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J Gastroenterol. 2000;35(11):856-60.

Development of duodenal cancer in a patient with familial adenomatous polyposis.

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Department of Surgery, Jichi Medical School, Kawachi, Tochigi, Japan.


A Japanese woman with familial adenomatous polyposis in whom a duodenal ampullary adenoma underwent malignant change during a 10-year follow-up period is reported. After restorative proctocolectomy in 1989, and extensive small bowel resection for desmoid disease in 1991, regular surveillance duodenoscopies, including three to nine biopsies (mean, 4.8) were performed annually or biannually. Until 1995, the endoscopic findings of duodenal polyposis (including an ampullary polyp) did not progress and the histopathology did not worsen. In 1996, there was an increase in the number and size of the duodenal polyps, and the ampulla of Vater looked enlarged. Open surgery was discussed but not proceeded with because of the risk for short bowel syndrome. In January 1998, she was admitted with a diagnosis of acute pancreatitis. Duodenoscopy and radiological examination revealed that an advanced ampullary cancer had developed, and histopathology revealed a well-differentiated adenocarcinoma. Multiple hepatic metastases and ascites led to her death, in June, 1998. This in-vivo demonstration of the adenoma-carcinoma sequence highlights current limitations in the surveillance and treatment of duodenal lesions.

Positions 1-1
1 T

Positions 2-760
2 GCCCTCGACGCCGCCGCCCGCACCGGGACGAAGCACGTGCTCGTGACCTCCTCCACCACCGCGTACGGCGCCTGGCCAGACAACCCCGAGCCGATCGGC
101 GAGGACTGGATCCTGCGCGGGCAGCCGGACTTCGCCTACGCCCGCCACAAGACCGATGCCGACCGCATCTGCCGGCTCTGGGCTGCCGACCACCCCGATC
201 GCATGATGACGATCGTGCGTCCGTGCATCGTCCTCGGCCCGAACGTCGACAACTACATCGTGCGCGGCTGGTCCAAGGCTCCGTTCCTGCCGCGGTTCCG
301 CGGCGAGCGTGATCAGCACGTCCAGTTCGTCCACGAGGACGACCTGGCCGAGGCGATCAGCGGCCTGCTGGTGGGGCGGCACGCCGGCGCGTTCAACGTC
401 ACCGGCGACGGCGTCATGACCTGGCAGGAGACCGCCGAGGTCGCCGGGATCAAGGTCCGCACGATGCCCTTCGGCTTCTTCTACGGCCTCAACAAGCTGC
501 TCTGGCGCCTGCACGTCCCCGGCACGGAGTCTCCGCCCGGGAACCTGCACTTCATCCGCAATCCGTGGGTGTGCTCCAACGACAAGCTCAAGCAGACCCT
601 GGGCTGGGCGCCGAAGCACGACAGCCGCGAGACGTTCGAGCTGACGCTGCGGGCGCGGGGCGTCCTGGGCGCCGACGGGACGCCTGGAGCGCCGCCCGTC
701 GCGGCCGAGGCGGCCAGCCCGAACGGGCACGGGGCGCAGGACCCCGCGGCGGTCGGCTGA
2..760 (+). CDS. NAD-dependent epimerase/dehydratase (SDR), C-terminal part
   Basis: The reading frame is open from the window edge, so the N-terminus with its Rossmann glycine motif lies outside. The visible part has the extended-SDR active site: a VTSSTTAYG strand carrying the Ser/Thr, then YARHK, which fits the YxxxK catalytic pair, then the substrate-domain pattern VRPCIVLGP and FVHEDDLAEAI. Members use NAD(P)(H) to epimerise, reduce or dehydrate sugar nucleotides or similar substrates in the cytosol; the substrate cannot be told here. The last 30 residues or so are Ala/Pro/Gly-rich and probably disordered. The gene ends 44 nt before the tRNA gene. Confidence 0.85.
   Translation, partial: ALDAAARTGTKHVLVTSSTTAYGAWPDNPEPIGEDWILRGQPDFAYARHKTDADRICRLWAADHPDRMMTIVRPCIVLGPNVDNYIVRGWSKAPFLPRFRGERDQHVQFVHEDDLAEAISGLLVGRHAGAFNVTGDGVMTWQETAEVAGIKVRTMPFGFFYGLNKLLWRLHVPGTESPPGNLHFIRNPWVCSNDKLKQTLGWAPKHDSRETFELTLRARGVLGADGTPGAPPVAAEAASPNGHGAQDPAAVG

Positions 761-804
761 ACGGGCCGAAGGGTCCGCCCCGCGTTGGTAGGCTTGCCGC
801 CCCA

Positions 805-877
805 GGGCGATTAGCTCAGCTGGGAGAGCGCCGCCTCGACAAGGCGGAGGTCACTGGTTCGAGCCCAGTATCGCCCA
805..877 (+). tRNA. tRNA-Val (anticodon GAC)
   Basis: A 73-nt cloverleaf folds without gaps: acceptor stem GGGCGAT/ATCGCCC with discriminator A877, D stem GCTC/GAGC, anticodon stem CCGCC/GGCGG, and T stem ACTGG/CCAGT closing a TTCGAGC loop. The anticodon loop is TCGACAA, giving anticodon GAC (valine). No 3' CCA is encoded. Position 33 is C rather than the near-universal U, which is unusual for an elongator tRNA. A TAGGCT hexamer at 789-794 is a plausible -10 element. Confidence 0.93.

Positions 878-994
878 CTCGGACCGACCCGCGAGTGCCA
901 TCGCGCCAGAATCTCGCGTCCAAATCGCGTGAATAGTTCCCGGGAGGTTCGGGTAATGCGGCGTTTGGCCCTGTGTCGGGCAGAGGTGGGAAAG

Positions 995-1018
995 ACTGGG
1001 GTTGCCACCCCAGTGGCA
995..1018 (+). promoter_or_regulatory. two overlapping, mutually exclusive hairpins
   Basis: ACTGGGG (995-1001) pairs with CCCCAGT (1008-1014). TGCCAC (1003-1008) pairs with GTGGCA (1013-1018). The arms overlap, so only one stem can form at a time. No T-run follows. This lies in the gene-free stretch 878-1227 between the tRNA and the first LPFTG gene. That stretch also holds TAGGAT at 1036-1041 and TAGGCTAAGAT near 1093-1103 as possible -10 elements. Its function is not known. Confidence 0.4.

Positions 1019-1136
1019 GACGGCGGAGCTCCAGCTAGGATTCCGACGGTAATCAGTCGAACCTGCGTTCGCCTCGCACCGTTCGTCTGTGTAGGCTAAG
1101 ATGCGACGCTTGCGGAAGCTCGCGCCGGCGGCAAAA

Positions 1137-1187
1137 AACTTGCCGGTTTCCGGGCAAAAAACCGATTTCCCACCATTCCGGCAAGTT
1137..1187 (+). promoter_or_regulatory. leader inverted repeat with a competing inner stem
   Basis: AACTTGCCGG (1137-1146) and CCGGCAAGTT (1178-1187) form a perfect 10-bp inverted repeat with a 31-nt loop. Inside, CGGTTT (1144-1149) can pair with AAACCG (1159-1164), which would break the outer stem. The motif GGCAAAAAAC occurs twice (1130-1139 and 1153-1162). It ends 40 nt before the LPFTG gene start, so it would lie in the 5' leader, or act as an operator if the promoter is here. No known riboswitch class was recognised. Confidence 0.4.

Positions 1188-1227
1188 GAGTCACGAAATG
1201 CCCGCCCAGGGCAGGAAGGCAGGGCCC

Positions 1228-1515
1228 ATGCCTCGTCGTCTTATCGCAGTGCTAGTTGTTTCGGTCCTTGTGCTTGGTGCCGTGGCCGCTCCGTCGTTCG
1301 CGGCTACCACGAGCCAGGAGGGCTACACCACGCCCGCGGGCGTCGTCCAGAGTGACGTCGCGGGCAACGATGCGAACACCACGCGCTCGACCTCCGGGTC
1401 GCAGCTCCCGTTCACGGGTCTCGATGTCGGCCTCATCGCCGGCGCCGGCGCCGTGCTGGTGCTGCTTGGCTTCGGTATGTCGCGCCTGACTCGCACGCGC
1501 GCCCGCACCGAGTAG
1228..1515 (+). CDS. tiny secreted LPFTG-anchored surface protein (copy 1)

[Indexed for MEDLINE]

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